Jean Sprackland (Chair)
Jean Sprackland is a poet and writer who lives in London. Tattoos for Mother’s Day (Spike, 1997), was shortlisted for the Forward Poetry Prize for Best First Collection. Her subsequent poetry collections, all published by Jonathan Cape, are Hard Water (2003), a Poetry Book Society Recommendation which was shortlisted for the T. S. Eliot Prize and for the Whitbread Poetry Award; Tilt (2007), which won the Costa Poetry Award; Sleeping Keys (2013); and Green Noise (2018). Her prose book Strands: A Year of Discoveries on the Beach won the Portico Prize for Non-Fiction in 2012, and These Silent Mansions was shortlisted for the PEN Ackerley Award in 2021. Her co-translation with Natalia Bukia-Peters of Diana Anphimiadi’s Why I No Longer Write Poems was published by Bloodaxe Books with the Poetry Translation Centre earlier this year. Jean is Professor of Creative Writing at Manchester Metropolitan University, and a Fellow of the Royal Society of Literature.
Hannah Lowe was born in Ilford to an English mother and Jamaican-Chinese father. Her first poetry collection Chick (Bloodaxe, 2013) won the Michael Murphy Memorial Award for Best First Collection, was shortlisted for the Forward Prize for Best First Collection, the Fenton Aldeburgh First Collection Prize and the Seamus Heaney Centre Prize for Poetry, and was selected for the Poetry Book Society’s Next Generation Poets 2014 promotion. Her second collection was Chan (Bloodaxe, 2016). She has also published four chapbooks: The Hitcher (Rialto, 2012); R x (sine wave peak, 2013); Ormonde (Hercules Editions, 2014) and The Neighbourhood (Outspoken Press, 2019). Her third collection, The Kids, (Bloodaxe, 2021) was a Poetry Book Society Choice, was shortlisted for the 2021 T. S. Eliot Prize and won the 2021 Costa Poetry Award 2021 and the Costa Book of the Year. She did her PhD in Creative Writing at Newcastle University, and now lectures in Creative Writing at Brunel University. Her latest chapbooks, Rock, Bird, Butterfly and Old Friends, are published by Hercules Editions.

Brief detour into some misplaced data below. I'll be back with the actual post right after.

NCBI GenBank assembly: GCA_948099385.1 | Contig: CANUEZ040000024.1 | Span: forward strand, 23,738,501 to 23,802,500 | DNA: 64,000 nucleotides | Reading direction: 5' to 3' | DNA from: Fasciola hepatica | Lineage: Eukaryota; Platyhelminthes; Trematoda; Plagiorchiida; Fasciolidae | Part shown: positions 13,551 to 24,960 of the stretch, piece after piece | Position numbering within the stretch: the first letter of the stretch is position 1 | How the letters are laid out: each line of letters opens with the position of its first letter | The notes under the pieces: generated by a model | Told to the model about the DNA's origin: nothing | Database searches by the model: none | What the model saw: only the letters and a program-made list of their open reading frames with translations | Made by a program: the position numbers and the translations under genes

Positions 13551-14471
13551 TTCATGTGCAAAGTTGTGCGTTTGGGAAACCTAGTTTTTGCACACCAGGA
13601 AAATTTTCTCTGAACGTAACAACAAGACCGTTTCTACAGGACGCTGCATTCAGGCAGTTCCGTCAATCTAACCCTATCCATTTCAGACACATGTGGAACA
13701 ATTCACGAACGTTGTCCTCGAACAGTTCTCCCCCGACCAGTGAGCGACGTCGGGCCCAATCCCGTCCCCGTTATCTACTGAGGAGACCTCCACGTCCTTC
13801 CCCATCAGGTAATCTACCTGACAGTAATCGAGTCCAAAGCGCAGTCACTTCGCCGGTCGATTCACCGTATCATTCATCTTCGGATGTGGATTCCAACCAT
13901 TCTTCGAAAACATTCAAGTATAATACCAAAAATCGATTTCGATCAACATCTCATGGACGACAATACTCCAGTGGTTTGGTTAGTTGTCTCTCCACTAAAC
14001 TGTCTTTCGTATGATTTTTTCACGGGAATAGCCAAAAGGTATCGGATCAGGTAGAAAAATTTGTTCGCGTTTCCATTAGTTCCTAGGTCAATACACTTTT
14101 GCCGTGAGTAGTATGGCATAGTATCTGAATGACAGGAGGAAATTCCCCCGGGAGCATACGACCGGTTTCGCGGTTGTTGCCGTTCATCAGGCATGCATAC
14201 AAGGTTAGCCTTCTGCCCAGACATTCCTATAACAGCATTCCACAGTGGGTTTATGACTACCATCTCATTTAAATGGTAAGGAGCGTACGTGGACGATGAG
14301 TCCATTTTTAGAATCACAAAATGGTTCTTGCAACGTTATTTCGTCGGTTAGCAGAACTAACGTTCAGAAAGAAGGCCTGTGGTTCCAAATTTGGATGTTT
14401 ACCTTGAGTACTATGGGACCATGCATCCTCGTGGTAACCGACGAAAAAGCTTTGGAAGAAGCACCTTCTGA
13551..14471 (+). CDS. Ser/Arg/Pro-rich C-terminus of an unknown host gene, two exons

Roger Robinson is a writer and performer who lives who lives in Northampton. His poetry pamphlet Suckle (flipped eye, 2009) won the People’s Book Prize and the Oxford Brookes Poetry Prize. His first full poetry collection, The Butterfly Hotel (Peepal Tree Press, 2013), was shortlisted for The OCM Bocas Poetry Prize and his second, A Portable Paradise (also Peepal Tree Press, 2019), won the 2019 T. S. Eliot Prize and the 2020 Ondaatje Prize. He is an alumni of The Complete Works and was a co-founder of both Spoke Lab and the international writing collective Malika’s Kitchen. He has received commissions from The National Trust, London Open House, BBC, The National Portrait Gallery, V&A, INIVA, MK Gallery and Theatre Royal Stratford East. Roger is a sought after internationally acclaimed writer, educator and workshop leader in poetry and has toured extensively with the British Council.